The fragmentation also works in favor of another declining medium consumed primarily by old people: newspapers. If you're a Washington-area sporting-goods chain and you want several hundred thousand people to learn about a sale, the Washington Post (published by Slate's parent company) is the only vehicle that can guarantee delivery. Yes, newspaper-ad sales are drifting. But they're still significant. As the Washington Post Co.'s most recent earnings release shows, ad revenues at the Post fell 2 percent in the second quarter, while revenues at the online units, of which Slate is now a part, grew 21 percent. But look at the overall numbers. Print-ad revenues were $146.4 million, while online revenues were $18.7 million. It will take many more years of 2 percent declines for newspaper advertising and 20 percent growth in online advertising before the newspaper business model becomes seriously endangered. And as Universal McCann ad forecaster Robert Coen's 2005 report shows (see the chart on Page 7), national advertisers—big companies with big campaigns—primarily spend their money on old media.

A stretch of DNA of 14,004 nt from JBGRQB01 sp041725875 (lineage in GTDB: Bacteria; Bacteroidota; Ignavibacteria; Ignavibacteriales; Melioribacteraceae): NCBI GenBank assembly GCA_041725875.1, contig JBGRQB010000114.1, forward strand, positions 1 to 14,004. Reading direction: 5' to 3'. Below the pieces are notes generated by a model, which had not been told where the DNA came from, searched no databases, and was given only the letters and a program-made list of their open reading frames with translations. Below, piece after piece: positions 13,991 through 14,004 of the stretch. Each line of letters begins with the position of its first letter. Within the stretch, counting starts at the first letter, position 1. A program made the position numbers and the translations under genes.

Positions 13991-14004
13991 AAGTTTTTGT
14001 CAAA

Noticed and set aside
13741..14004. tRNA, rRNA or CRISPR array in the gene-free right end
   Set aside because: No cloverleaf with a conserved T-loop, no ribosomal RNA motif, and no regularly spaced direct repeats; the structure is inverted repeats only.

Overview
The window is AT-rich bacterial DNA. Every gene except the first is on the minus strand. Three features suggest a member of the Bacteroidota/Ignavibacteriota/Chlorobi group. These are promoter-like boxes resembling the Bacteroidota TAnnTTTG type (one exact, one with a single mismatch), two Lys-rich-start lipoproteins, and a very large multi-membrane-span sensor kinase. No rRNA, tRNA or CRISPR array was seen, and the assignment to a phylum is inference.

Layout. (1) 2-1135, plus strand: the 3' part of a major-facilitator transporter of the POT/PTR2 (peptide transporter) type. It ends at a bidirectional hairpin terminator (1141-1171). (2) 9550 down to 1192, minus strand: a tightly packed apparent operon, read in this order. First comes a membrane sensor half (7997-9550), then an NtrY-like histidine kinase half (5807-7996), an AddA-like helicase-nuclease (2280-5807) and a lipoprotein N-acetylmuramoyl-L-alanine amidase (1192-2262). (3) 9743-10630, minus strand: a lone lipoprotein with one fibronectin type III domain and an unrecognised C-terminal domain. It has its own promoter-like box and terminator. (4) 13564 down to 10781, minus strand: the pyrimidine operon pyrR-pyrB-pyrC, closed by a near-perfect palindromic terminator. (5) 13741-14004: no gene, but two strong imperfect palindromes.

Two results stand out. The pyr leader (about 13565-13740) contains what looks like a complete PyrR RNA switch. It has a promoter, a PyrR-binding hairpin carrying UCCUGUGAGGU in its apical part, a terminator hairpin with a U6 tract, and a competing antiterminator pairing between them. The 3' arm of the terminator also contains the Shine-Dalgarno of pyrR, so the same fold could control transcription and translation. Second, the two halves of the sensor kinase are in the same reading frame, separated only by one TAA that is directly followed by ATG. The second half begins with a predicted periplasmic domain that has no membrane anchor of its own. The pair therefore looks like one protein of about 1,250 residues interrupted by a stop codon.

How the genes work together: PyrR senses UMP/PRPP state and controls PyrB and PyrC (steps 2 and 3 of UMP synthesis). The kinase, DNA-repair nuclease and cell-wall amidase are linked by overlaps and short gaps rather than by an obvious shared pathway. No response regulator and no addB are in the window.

Peter Jennings may have been the last of the celebrity globe-trotting network anchors. But there will be other anchors. Whoever fills his chair may never have the name recognition, moral authority, or salary that Jennings had. But for ABC, and the shareholders of parent company Disney, he—or she—will still be a bankable talent.